Programs tagged: film
As a complement to our One Read book, "Bettyville," Dr. Greg Smith, associate professor of English, and William Woods University’s Film Club present the film “Still Alice.” Dr. Alice Howland (Julianne Moore) is a renowned linguistics professor at Columbia University. When words begin to escape her and she starts becoming lost on her daily jogs, Alice must come face-to-face with a devastating diagnosis: early-onset Alzheimer's disease. As the once-vibrant woman struggles to hang on to her sense of self for as long as possible, Alice's three grown children must watch helplessly as their mother disappears more and more with each passing day. A discussion will follow. (2014, rated PG-13, 101 minutes)
As her memory failed, Betty Hodgman, subject of this year's One Read book, still sat down at the piano to play her favorite hymns. Using the documentary "Alive Inside" directed by Michael Rossato-Bennett as a springboard for discussion, Fulton State Hospital music therapists Sarah Hosenfelt and Jamie Artman will talk about how music affects memory and its use in therapy.
MU's Museum of Art and Archaeology presents a film that, like this year's One Read title, explores caregiving and memory loss. Devoted married couple Fiona and Grant struggle with the ravages of Alzheimer’s, and each must find some comfort elsewhere. A beautiful story about love, marriage and relationships. Directed by Sarah Polley and starring Julie Christie and Gordon Pinsent. (2006, rated PG-13, 110 minutes)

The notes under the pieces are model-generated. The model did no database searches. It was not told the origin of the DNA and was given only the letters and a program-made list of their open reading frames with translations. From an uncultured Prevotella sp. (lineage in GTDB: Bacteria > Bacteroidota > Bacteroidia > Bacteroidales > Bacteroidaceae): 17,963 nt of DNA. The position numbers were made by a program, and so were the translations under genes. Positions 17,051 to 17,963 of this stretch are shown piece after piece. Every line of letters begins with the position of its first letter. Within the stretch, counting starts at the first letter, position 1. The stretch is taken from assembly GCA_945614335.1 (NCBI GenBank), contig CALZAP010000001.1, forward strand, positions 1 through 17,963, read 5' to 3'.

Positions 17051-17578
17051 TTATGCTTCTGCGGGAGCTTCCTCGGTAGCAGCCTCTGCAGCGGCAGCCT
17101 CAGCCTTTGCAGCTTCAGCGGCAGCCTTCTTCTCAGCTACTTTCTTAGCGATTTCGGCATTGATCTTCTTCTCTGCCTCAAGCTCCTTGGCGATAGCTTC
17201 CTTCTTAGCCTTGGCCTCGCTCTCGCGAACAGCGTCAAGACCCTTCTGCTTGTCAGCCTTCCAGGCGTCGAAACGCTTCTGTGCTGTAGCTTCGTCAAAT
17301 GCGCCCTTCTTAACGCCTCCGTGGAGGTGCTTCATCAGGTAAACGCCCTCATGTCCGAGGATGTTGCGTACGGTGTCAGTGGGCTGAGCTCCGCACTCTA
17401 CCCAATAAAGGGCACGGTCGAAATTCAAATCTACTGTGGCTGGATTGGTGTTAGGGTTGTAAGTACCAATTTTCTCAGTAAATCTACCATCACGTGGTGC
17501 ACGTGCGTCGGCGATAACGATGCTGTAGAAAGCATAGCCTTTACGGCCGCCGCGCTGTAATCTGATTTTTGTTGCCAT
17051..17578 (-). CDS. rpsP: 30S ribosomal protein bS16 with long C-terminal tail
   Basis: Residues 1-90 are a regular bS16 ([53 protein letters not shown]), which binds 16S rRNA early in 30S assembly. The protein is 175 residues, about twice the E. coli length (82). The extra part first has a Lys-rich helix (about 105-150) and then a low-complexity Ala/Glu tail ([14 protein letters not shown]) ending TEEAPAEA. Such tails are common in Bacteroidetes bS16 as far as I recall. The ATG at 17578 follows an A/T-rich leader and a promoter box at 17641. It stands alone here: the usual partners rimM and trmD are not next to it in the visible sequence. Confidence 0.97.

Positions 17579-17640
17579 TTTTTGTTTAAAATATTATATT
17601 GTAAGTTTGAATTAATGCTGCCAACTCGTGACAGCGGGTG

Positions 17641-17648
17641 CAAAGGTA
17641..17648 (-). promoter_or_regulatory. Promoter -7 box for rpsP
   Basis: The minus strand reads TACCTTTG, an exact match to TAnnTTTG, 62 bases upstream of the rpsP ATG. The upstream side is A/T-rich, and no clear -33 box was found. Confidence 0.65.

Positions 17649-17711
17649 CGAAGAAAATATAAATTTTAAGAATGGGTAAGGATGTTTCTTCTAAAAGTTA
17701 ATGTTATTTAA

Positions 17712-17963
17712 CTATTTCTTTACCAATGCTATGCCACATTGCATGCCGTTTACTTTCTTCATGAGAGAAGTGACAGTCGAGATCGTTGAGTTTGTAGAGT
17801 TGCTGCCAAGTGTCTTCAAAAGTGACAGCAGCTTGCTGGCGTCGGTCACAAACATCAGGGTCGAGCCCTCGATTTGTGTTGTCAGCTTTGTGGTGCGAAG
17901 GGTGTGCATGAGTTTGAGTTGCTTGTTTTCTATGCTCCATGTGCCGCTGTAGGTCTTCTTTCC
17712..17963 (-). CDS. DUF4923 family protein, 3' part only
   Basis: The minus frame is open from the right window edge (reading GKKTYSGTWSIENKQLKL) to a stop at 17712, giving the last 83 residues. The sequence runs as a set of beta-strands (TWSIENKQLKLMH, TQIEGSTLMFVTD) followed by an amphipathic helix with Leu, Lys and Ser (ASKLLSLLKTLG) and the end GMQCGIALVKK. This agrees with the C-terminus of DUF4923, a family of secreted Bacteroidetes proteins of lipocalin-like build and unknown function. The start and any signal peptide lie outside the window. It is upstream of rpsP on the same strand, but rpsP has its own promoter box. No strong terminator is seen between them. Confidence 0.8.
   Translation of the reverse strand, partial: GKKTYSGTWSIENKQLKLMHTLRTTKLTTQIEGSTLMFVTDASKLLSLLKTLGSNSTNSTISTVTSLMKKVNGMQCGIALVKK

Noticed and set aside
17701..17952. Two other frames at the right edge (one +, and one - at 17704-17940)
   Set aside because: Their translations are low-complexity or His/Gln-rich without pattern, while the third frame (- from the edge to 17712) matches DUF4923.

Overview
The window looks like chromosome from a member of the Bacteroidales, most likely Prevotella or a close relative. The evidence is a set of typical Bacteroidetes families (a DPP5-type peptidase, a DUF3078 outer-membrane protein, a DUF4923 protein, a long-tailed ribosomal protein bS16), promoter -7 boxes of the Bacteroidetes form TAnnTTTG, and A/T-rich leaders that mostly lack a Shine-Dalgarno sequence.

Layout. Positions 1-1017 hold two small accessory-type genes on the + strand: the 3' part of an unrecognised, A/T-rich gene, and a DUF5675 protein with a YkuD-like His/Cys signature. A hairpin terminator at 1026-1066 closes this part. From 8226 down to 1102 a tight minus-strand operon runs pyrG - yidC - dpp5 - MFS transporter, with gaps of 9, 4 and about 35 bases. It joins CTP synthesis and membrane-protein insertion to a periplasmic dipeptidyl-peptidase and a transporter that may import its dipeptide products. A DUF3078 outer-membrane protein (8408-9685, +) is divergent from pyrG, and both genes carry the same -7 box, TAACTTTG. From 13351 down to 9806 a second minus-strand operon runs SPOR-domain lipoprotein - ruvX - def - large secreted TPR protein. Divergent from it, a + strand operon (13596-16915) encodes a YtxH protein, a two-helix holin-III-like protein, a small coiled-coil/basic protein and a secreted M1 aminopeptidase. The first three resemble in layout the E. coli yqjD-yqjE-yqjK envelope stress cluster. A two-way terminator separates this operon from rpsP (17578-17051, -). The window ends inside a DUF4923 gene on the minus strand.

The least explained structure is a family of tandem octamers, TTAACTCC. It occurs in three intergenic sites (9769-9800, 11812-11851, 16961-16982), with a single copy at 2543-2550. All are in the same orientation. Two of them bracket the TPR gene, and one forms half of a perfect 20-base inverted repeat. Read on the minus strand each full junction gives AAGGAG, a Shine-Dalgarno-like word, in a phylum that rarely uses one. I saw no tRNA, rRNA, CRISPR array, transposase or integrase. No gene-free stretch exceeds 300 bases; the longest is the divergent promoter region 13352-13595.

Their average age is 81, but the spirited members of Young@Heart Chorus perform songs by artists from The Clash to Coldplay for audiences around the world. Director Stephen Walker captures their inspirational journey together, upending assumptions about friendship, old age, life and death in this month's documentary selection inspired by the One Read book, "Bettyville." Watch the trailer at www.dbrl.org/films. (2007, rated PG, 107 minutes)
“Bettyville,” is a memoir exploring gay author George Hodgman's return to his hometown of Paris, Missouri, where the church serves as a community hub. In conjunction with One Read, Ragtag presents a free screening and discussion of “The Wise Kids,” a thoughtful look at the trials faced by a tight-knit Baptist community in South Carolina and three teenage friends dealing with the revelation that one of them is gay. Writer-director Stephen Cone, who is the son of a Baptist minister, clearly cares deeply about each character, as do the tremendously skilled actors who portray them. "To call 'The Wise Kids' a Christian movie or a gay movie, or even a gay Christian movie, would be to force a label on this touching, low-key drama with no axes to grind. Unfailingly kind to its characters, ‘The Wise Kids’ is devoid of the evangelical versus secular rhetoric of today's culture wars that seeps into most movies addressing religion," Stephen Holden, New York Times Critic's Pick. The screening will be followed by an audience discussion led by Rev. Sarah Klaassen, pastor of Rock Bridge Christian Church and her wife, Rev. Jamie Haskins, Chaplain, Director of the Center for Faith and Service, and Instructor of Religious Studies and Westminster College. The event is free but tickets are required for admission, for capacity purposes. Tickets will be available at The Ragtag box office beginning at 10 a.m. day of show. (2012, not rated, 95 minutes)